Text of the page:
Tag Archives: Breeding Season

This Week’s Highlights: 6/3-6/9, 2023

This Common Murre was a lucky find in the middle of nowhere as we traveled offshore during our ½ day Zeiss Pelagic out of Boothbay Harbor last Friday.

With 6 of the 7 days this week spent guiding in some shape or form, mostly in the Rangeley area, the weather presented a real challenge!  As a cut-off low spun offshore, activity was certainly reduced on many of my trips, and my birding time in between was rather limited. Therefore, my observations of note over the past seven days were limited to the following – in addition to all of our great local breeding specialty birds, of course!

  • 2 Willow Flycatchers (FOY) and 2 Glossy Ibis – my 152nd Patch Bird here! – Old Town House Park, North Yarmouth, 6/3 (with Saturday Morning Birdwalk group).
  • 2+ Red Crossbills and 1 migrant Yellow-bellied Flycatcher, Hedgehog Mountain Park, Freeport, 6/6.
  • 2 adult CANADA JAYS, 20 Red Crossbills, etc, Hunter Cove Wildlife Sanctuary, 6/7 (with Down East Adventures Rangeley Birding Workshop tour group).
  • 2 adult and 2 juvenile CANADA JAYS,  11+ Red Crossbills, 1 Palm Warbler, etc., Boy Scout Road, Rangeley, 6/8 (with Down East Adventures Rangeley Birding Workshop tour group).
  • 1 BOREAL CHICKADEE, 20 Red Crossbills, etc, Quill Hill, Dallas Plantation, 6/9.
  • 1 adult Great Black-backed Gull, Lakeside Park from porch of Lakeside & Main, Rangeley, 6/9 (with Birds on Tap! Event for Rangeley Birding Festival group.

Meanwhile, as I slowly catch up on trip reports, here’s my travelogue from Memorial Day Weekend on Monhegan, including daily trip lists and lots of Jeannette’s photographs. For those waiting for the daily birdlists, I apologize for the delay.

A Summer Visit to the Kennebunk Plains

It was a perfect morning at the Kennebunk Plains.  Dry, Canadian High Pressure has finally built in, dropping dew points to non-saturated-shirt levels.  A light northerly breeze was just enough to keep bugs at bay, too.

Eastern Meadowlarks (10), Grasshopper Sparrows (12+), and Upland Sandpipers (4-5) were particularly conspicuous today.  All of the other regular Plains denizens, from Field and Vesper Sparrows to Prairie Warblers and the pair of American Kestrels were present and accounted for, although Vesper Sparrows still seem fewer and farther between here this year.  Unfortunately, no sign of the Clay-colored Sparrow today.

Wood Lilies were in full bloom…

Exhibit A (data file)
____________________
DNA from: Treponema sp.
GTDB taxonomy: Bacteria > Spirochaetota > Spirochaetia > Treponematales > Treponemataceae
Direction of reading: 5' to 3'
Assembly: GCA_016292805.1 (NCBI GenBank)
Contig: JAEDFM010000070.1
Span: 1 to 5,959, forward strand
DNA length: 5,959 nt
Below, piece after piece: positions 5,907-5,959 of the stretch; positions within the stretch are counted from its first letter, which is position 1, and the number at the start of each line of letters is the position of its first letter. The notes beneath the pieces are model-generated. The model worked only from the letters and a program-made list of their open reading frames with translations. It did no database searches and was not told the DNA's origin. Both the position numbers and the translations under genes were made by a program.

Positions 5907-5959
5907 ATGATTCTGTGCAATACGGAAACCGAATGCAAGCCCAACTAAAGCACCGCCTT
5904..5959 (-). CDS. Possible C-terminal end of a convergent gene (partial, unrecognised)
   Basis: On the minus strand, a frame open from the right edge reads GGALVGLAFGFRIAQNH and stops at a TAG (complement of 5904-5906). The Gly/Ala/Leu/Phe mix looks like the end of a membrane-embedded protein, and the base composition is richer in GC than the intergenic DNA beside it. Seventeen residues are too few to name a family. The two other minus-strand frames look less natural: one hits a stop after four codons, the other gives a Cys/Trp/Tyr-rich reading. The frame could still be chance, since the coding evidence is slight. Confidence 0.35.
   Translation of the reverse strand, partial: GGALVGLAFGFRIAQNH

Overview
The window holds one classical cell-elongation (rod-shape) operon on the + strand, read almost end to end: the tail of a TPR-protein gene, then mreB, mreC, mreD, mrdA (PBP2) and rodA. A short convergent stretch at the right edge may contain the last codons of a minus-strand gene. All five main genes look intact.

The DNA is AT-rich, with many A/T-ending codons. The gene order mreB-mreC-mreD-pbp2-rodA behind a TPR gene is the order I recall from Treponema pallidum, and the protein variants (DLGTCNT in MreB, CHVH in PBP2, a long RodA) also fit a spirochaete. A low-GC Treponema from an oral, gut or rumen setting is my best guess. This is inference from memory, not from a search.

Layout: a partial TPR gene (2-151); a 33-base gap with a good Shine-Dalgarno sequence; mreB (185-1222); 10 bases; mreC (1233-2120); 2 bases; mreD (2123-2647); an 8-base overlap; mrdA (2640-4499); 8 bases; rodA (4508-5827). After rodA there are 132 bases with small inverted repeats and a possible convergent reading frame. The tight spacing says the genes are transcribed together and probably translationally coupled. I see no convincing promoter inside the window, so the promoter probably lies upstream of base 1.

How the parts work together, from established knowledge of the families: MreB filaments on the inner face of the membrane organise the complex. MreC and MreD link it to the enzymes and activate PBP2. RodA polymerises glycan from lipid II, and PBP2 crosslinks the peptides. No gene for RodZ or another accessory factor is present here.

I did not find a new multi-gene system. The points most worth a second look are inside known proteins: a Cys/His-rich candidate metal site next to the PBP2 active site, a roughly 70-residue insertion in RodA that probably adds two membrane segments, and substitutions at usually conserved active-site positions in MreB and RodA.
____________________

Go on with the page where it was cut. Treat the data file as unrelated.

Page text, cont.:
Wood Lily, KennyPlains,7-12-13

…and the first few Northern Blazing Stars were beginning to bloom.
NorthernBlazingStar,KennebunkPlains, 7-12-13

But my goal of the day was to improve our collection of Upland Sandpiper images.  Although I was really hoping to see some chicks, these photos made the trip more than worth while.
UPSA1,Kenny Plains,7-12-13

UPSA2,Kenny Plains,7-12-13

UPSA3,Kenny Plains,7-12-13

And one Grasshopper Sparrow was particularly confiding.



Here’s a female Eastern Towhee

A Field Sparrow in full song

More importantly, I always find a visit to the Kennebunk Plains to be good treatment for the birding soul, so this morning was refreshing in more ways than just the weather.

Since I was in the area, I took a swing out to the Sanford Sewerage Facility.  Not surprisingly with all of the rain of late, the water levels were very high, and therefore shorebird habitat was virtually non-existent.  There were plenty of Spotted Sandpipers, however: 14 in all, including juveniles.  Wood Ducks were even more aplenty, with a total of 45 individuals from adult males in eclipse plumage down to only-week-or-so-old downy chicks.  And the late summer flocks of blackbirds are beginning to build; about 200 Red-winged Blackbirds have already coalesced here.  Meanwhile, a Blue-gray Gnatcatcher was still present along the edge of the facility.

Lastly, I stopped in at WoodlandCemetery in Biddeford, to check on a nest I found here in early June.  After seeing a displaying pair of Merlins in the area a week or so before, I looked around for nest sites, and happened up on a perfectly-sized twig nest in a Red Pine.  Unfortunately, after three visits, it does not appear that this is an occupied nest this year – by a Merlin or anyone else.  I did have 6 Fish Crows nearby, however, as a consolation prize.